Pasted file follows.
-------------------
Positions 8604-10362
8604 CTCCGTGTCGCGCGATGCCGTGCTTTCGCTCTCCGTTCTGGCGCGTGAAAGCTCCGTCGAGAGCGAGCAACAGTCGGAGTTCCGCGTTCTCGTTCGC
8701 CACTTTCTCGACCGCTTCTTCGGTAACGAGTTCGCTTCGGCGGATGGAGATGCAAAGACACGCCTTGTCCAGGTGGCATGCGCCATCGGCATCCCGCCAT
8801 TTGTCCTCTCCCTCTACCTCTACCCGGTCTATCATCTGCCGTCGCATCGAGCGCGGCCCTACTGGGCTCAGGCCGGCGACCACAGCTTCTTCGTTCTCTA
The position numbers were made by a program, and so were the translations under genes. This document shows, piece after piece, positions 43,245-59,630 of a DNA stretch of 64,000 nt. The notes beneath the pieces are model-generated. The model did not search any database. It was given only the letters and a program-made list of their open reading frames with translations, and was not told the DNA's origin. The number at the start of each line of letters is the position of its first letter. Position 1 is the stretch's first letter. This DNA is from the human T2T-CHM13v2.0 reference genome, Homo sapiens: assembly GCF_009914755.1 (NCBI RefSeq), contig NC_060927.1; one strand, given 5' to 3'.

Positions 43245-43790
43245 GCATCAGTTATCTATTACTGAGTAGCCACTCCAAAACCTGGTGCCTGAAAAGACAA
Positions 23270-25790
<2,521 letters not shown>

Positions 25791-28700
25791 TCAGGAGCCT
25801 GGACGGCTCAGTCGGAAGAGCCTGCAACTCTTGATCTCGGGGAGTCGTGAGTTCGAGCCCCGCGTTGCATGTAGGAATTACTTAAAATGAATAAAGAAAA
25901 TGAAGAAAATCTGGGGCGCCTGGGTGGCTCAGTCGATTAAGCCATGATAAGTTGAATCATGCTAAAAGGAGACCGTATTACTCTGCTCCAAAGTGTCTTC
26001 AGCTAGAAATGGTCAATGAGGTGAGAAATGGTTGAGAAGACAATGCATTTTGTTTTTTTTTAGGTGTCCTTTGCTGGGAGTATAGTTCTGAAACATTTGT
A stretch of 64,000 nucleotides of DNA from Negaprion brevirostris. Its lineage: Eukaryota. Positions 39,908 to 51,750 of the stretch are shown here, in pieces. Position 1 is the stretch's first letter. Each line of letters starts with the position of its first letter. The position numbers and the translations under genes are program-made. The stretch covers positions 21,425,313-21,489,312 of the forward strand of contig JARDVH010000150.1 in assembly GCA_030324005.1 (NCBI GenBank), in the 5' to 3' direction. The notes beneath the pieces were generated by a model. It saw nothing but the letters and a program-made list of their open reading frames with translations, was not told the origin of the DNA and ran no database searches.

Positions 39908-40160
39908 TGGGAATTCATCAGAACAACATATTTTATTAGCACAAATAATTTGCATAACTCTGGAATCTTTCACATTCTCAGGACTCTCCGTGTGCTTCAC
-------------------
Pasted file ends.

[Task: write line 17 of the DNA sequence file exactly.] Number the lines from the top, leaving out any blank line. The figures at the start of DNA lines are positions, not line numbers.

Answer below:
39908 TGGGAATTCATCAGAACAACATATTTTATTAGCACAAATAATTTGCATAACTCTGGAATCTTTCACATTCTCAGGACTCTCCGTGTGCTTCAC